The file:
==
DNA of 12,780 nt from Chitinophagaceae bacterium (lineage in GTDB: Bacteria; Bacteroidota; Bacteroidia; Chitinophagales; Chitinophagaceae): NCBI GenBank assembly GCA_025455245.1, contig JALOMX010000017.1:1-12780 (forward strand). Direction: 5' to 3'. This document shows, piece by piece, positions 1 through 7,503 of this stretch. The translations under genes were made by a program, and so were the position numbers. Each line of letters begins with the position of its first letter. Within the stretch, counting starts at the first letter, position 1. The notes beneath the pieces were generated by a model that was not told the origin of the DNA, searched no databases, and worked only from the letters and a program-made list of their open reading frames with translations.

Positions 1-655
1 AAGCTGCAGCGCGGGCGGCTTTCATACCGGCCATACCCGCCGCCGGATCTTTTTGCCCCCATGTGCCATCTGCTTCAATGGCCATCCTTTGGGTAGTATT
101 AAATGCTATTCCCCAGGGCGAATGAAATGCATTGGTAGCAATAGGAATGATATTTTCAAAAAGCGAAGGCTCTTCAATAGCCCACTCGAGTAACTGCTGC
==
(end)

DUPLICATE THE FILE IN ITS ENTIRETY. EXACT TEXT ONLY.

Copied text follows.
DNA of 12,780 nt from Chitinophagaceae bacterium (lineage in GTDB: Bacteria; Bacteroidota; Bacteroidia; Chitinophagales; Chitinophagaceae): NCBI GenBank assembly GCA_025455245.1, contig JALOMX010000017.1:1-12780 (forward strand). Direction: 5' to 3'. This document shows, piece by piece, positions 1 through 7,503 of this stretch. The translations under genes were made by a program, and so were the position numbers. Each line of letters begins with the position of its first letter. Within the stretch, counting starts at the first letter, position 1. The notes beneath the pieces were generated by a model that was not told the origin of the DNA, searched no databases, and worked only from the letters and a program-made list of their open reading frames with translations.

Positions 1-655
1 AAGCTGCAGCGCGGGCGGCTTTCATACCGGCCATACCCGCCGCCGGATCTTTTTGCCCCCATGTGCCATCTGCTTCAATGGCCATCCTTTGGGTAGTATT
101 AAATGCTATTCCCCAGGGCGAATGAAATGCATTGGTAGCAATAGGAATGATATTTTCAAAAAGCGAAGGCTCTTCAATAGCCCACTCGAGTAACTGCTGC